Today’s verse reveals the answer to the critical question that had to be answered before Jesus could create the Easter story. A question of “What ought He to do?” In His answer, He puts aside His human desire to avoid the pain that would follow by giving in to “what he ought to do.” He knew the struggle that would follow by agreeing to God’s way. In His humanness, Jesus desired a different way. After much prayer and thought, He gave in to God’s will and marched forward. By doing “God’s will” Jesus created Easter.]

“The fundamental question of Christian ethics is “What ought we to do?”

In our own lives we are often confronted with the question, “What ought we to do?” Certainly in our lives this we will not be confronted with a situation that is as dramatic as Jesus’s in the garden. But in every day we all have to answer the fundamental question of Christian ethics of “What ought we to do?” Sometimes the question arises hourly, perhaps even minute by minute.

The Easter story is one of salvation and freedom, but hidden in Jesus’s struggle in the garden is the very essence and answer of what it takes to be an ethical Christian. While the answer seems simple, follow Gods will, it is hard to always comply. We are often beset by the temptation to walk away or ignore the right path. We may become offended by our neighbor or face a task that will require us to suffer short term pain. But when we model Jesus’s behavior in the garden we reach higher places. We walk the harder road that is shorter. We put out fires with the “living water” and not gasoline.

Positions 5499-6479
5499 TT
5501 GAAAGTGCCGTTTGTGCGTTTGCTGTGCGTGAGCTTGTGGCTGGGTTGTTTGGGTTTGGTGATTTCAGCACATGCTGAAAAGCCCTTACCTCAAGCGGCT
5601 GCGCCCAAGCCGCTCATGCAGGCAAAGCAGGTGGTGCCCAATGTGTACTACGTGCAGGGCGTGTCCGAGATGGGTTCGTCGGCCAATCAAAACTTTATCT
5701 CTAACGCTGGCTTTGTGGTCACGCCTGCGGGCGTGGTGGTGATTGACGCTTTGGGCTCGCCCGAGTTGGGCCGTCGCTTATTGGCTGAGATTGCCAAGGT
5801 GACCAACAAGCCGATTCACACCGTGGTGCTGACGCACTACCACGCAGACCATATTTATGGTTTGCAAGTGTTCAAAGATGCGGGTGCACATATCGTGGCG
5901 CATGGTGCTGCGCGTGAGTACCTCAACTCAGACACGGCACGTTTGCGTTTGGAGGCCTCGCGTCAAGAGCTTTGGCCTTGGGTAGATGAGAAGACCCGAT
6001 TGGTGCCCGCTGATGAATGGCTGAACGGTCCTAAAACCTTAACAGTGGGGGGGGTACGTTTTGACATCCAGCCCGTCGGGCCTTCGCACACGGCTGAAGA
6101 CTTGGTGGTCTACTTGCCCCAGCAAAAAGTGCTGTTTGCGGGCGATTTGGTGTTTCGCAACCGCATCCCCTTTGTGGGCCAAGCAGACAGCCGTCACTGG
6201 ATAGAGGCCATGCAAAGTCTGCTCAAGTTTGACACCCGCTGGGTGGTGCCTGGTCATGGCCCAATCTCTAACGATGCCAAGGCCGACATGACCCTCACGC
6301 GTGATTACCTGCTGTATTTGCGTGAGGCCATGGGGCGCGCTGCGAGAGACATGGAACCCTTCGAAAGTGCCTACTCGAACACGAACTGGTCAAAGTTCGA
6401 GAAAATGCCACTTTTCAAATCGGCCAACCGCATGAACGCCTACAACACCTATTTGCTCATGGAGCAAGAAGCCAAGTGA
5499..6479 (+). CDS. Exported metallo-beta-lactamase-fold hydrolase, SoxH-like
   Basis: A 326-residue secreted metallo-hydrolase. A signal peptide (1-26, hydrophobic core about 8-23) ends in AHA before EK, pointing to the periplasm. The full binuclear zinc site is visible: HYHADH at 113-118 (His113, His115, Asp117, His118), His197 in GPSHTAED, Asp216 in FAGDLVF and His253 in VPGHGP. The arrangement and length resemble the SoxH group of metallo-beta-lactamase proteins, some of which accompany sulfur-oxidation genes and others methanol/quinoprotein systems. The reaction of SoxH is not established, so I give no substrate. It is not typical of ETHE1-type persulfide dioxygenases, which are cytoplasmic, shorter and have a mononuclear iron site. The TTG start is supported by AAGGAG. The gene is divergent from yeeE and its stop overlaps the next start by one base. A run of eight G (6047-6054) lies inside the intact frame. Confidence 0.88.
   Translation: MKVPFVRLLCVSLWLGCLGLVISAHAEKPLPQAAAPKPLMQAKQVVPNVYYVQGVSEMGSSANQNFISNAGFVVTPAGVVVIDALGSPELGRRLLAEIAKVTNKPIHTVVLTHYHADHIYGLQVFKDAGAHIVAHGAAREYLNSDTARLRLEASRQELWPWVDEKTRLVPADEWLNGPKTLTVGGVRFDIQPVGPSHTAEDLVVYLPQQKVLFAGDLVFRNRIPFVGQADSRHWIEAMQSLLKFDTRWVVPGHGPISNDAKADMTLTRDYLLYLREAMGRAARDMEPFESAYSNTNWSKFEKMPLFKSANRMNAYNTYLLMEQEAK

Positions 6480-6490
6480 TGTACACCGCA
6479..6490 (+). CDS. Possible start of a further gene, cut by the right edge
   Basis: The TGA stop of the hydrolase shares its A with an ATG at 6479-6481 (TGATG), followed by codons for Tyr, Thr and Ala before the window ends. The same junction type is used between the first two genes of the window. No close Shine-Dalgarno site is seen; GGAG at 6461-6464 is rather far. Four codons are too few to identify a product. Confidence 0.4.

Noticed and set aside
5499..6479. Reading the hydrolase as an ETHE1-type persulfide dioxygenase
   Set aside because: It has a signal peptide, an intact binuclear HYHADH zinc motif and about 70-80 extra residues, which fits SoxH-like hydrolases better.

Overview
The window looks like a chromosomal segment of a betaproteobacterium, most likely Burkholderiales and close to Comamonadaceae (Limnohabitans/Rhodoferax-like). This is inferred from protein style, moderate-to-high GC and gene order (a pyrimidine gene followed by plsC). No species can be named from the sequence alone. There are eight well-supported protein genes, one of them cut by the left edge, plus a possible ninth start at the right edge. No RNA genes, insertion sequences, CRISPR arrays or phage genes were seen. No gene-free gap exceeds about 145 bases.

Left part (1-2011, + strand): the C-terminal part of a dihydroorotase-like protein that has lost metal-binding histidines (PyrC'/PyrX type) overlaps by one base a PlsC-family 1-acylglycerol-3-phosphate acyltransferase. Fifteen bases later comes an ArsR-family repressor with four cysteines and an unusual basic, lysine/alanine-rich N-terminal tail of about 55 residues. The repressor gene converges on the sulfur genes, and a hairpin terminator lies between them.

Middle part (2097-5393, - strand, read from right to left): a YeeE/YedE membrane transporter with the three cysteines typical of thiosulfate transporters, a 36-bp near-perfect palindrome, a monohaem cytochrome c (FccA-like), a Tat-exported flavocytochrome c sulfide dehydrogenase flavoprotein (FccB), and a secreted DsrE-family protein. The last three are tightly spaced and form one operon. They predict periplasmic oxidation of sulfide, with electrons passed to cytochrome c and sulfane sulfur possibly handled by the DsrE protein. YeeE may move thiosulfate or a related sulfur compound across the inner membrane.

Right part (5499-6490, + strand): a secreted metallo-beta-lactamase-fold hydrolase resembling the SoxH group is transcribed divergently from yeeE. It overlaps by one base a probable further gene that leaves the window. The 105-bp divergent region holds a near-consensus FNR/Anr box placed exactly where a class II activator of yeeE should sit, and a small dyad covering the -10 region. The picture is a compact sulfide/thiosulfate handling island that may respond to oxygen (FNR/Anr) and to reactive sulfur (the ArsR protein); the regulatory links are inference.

This Easter, let us all consider the question that Jesus dealt with in the garden, “What ought we to do?”

 

Blessings, until next time,
Bruce L. Hartman

 

PARTING THOUGHTS

How often do we think about, “What ought we to do?”

What problem arose this day that had to be resolved?

This is my Father’s World, to Share

We have crossed over into the northern part of the trail.  We are excited to be in more familiar lands. Looking forward to the many places we have visited in the past. We have now been in nine states and walked well over the eleven hundred mile mark. We have also found a new sense of joy and an added purpose to this walk, to share this world with others.

Friends and family who have expressed a desire to see and experience what we have seen. To try out the climbs and cross milestones with us. To see the changing states and walk by the mile markers of each one hundred mile marker.

Into this world, we invite them to hear the birds singing praise, dine with other hikers and experience God’s creation in person. While this sharing will slow our progress, it also provides us with a new and added reason to walk. To share “Our Father’s World.” It is the joy in their eyes we will see. For them a new sense of nature. It reminds me of a song I often played on my piano, “This is my Father’s World.” Whose lyrics are:

This is my Father’s world
And to my listening ears
All nature sings, and round me rings
The music of the spheres

This is my Father’s world
The birds their carols praise
The morning light, the lily white
Declare their maker’s praise

This is what we see and feel every day. It is now our turn to share. From old friends to daughters and grandchildren to brothers and sisters. A special joy will be felt when we see my parents and walk a few steps with them. Sure we will have to adjust our schedule, but it also provides us with a chance to share. Other hikers we have gotten to know will march forward on their glorious journey of discovery, while we share.